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The world of logistics and managed transportation is continuously evolving. Transportation professionals are tasked with reducing costs while increasing customer satisfaction levels. However, market forces such as higher fuel costs and decreased capacity work to undermine these goals. Transportation management optimization can help, provided shippers know a few things about its value and where to start.

Transportation Best Practices for Optimization

A Logistics Pooling Strategy Makes the Best Use of Capacity by Sharing Transportation Resources

When shippers have a significant number of LTL-sized orders that are destined for the same geographic area, they can be combined to create a full truckload shipment out to a freight pooling distribution facility that serves the geographic area. From this pool point, orders are shipped via LTL to end customers.

Using a logistics pooling strategy does not increase handling costs as it substitutes pool point costs for an LTL carrier’s terminal distribution costs. Transit time should not be impacted in this model. Shifting modes from LTL freight to truckload freight on the initial outbound leg of the shipment consolidates all the orders into one master bill of lading, reducing costs.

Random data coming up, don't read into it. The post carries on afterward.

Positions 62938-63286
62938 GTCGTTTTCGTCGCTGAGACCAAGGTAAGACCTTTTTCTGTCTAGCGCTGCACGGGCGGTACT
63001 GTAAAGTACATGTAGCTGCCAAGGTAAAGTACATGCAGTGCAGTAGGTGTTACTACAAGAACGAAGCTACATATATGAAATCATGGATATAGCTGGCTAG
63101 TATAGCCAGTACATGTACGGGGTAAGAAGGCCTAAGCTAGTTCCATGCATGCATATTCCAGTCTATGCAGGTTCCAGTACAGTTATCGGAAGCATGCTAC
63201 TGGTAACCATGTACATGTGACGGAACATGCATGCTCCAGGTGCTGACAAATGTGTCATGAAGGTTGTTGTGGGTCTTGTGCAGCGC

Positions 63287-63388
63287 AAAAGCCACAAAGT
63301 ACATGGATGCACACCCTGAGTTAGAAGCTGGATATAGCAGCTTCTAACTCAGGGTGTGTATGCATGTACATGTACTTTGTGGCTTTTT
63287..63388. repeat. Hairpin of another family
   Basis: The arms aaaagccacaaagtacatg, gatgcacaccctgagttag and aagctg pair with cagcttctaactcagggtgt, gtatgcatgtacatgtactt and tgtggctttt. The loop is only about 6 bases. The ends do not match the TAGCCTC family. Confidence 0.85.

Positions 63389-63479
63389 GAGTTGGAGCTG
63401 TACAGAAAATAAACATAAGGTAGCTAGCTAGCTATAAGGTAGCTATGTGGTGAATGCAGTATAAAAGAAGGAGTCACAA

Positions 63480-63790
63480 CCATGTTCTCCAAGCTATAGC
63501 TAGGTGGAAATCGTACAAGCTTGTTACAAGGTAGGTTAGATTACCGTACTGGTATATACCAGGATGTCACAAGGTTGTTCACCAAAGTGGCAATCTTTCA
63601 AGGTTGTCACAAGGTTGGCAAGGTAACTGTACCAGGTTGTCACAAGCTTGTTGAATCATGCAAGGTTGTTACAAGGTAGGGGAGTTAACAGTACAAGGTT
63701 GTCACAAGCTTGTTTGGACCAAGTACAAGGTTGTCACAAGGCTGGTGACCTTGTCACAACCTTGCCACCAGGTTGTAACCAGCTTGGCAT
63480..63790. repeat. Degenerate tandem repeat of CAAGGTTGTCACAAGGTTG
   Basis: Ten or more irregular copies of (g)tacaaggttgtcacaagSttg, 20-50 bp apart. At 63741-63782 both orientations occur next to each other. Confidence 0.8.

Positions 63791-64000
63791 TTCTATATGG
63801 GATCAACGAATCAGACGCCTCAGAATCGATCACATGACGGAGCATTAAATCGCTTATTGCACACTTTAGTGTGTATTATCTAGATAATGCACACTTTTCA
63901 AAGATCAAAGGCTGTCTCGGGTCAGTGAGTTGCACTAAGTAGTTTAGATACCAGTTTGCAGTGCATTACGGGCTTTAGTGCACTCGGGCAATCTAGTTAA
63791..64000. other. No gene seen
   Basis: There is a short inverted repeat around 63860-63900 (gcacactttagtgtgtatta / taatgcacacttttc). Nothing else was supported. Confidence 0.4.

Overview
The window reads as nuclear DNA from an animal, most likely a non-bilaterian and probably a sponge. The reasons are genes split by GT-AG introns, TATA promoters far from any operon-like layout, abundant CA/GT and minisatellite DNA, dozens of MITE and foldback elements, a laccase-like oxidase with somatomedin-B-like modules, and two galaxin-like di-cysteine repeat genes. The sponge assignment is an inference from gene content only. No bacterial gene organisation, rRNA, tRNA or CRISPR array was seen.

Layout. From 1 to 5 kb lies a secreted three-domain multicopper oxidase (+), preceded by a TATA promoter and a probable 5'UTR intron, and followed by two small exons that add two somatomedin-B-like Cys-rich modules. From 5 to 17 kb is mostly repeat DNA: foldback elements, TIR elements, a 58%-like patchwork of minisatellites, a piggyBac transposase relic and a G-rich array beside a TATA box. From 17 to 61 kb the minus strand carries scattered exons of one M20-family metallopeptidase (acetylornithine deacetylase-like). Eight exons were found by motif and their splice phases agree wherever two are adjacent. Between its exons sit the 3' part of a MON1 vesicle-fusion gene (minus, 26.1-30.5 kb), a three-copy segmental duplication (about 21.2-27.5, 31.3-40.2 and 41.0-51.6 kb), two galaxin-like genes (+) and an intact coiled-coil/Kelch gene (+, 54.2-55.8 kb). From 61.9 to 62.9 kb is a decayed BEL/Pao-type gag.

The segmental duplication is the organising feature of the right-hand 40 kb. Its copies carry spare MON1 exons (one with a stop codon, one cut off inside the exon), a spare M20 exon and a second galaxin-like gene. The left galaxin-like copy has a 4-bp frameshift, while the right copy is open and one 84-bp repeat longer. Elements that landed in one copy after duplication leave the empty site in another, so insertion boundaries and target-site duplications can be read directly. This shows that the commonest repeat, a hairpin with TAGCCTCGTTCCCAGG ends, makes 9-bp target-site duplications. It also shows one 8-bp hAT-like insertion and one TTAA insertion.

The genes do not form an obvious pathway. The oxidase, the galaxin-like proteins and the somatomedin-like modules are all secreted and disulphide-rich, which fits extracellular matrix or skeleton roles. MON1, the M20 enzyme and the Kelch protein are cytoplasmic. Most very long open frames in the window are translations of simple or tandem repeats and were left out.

If a shipper uses straight pooling with the flexibility to extend the transit time, then intermodal transportation may be another option. Shipping by rail compared to OTR modes can offer double-digits savings.

Consolidate Freight to a Single Consignee Using an Aggregate Shipment Method

Aggregation is creating a single shipment of multiple orders, originating from the same shipper to the same destination on the same day, that would otherwise be released as separate shipments.

For instance, shipper A has two shipments, one that is 4,000 pounds and another is 2,000 pounds. Both of these shipments are destined for Customer B and routing via an LTL carrier. Aggregated together, these orders can ship via a more cost-effective LTL rate. Finding the best rates is only part of the equation; finding the right service level for each shipment and knowing how to aggregate shipments are essential to overcoming supply chain disruption.

Streamline Freight Routing With Consolidated Shipments

Shipment consolidation is an option when multiple LTL orders can be combined with a truckload-sized order that is not at full capacity if they can be part of a stop-off in route to the final truckload destination.